A Case of Knives, by Candia McWilliams. New York: Beech Tree-William Morrow. 266 pp. $16.95. Things haven't gotten much better for lovers in the cold climate the English novelist Nancy Mitford wrote about. They may even be worse if Candia McWilliams is accurate in her needle-sharp novel about the highly educated, highly self-indulgent moneyed class, a class that spends nearly all its time, intellect, and character in manipulation of its various members. The goal is affection, but love among these people is usually a mask word for desperation.
McWilliams's first book, a blistering piece of writing, tells a simple story of repressed passion and perverseness. But her actors and her language are anything but simple. The characters are wound like clocks; only the polished escapement of class and education keeps them from snapping out of their cases. And her choice of words is pleasurably recondite. You get the feeling there's an OED in the room with her at all times. You'll probably need one as well, unless you can digest words like ``benthic'' and ``meniscus.'' Her sentences are clever; some of them rival the cryptic clues of an English crossword in their devilishness. And her metaphors can be many layers deep.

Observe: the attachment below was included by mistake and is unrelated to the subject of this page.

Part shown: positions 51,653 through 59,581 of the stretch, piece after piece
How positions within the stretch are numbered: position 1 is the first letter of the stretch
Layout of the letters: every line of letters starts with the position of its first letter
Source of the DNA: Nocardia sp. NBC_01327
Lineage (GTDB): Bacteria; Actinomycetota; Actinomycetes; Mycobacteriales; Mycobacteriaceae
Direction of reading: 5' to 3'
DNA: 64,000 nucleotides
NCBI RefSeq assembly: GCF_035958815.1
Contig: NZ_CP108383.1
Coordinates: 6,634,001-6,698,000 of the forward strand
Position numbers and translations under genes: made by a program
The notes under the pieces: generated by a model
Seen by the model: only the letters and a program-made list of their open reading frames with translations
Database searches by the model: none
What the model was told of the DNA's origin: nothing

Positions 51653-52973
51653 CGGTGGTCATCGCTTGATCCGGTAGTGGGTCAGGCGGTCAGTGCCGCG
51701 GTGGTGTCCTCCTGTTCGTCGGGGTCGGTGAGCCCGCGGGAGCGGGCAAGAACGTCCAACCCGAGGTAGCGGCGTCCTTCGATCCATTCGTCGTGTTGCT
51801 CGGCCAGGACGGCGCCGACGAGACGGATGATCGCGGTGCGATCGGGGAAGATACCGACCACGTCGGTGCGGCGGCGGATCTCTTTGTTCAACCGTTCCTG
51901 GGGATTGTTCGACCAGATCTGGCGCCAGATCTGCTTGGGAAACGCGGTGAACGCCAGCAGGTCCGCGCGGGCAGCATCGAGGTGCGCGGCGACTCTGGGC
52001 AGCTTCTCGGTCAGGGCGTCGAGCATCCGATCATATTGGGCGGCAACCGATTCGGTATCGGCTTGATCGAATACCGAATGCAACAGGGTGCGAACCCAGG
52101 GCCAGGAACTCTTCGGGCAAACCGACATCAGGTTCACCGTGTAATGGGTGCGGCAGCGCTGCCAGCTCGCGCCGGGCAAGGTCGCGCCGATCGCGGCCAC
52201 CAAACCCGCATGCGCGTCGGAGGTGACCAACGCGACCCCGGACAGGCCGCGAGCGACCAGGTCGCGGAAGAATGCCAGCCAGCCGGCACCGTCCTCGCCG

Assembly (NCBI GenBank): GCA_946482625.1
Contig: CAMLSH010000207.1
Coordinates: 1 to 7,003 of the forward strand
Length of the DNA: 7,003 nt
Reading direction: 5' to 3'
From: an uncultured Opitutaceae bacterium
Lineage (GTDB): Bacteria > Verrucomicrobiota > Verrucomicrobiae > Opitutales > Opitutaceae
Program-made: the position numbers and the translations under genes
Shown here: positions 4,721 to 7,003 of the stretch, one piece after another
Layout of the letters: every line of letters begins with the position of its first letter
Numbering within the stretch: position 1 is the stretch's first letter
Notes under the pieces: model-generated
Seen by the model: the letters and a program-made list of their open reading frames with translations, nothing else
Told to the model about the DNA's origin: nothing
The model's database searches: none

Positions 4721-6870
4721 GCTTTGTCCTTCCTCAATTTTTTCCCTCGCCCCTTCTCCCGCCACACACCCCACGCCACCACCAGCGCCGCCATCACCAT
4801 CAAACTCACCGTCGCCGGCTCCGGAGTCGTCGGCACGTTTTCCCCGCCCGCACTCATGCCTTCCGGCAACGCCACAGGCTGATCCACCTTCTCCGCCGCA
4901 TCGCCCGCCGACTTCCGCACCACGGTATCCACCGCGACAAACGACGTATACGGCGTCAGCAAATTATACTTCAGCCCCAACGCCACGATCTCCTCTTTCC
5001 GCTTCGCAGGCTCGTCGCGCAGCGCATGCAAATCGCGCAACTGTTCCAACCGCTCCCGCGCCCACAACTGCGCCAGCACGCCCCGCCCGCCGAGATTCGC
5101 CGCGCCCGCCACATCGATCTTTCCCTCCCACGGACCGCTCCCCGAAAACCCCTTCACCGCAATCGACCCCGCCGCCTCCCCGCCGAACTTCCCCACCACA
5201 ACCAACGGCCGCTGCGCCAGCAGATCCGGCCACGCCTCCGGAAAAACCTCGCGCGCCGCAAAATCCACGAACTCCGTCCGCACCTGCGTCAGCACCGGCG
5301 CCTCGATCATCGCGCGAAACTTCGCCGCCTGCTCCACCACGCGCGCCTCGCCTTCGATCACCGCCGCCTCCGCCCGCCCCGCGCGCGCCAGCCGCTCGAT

Of the main characters, the children's heart surgeon, Sir Lucas, begins the story. He is a Polish immigrant, of indistinct Jewishness and blinding Anglophilia. He is conniving for a girl to marry to a young man who has become his object. The girl he finds is a complex person with connivations of her own. Sir Lucas is pursued in turn by several others: another woman, Anne; the London tabloid press, which makes him a hero; and a band of anti-vivisectionist activists who want to kill him.
American novel readers will find ``A Case of Knives'' a little obscure in spots, very English (or may I say Brittle). Here, for example, are two friends, one weeping pitiably. The other counsels, ``Don't wipe your eyes on your brocade, it must scratch.'' You don't find sympathy like that on this side of the Atlantic.
The conclusion is exciting, if a little grisly. When these people get fed up with self-control, they, well, they overcompensate. But along the way they do make trenchant observations. ``The heart,'' says the surgeon, ``is an emblem we understand. It is proof love need not be literate.... It stands for all we beat for against the tide of what is sure.'' A definition not in the OED.
McWilliams's husband is an Oxford don and a specialist on the poet George Herbert, whose quotation gives the title. ``My thoughts are all a case of knives, wounding my heart....''
Jeff Danziger is on the Monitor staff.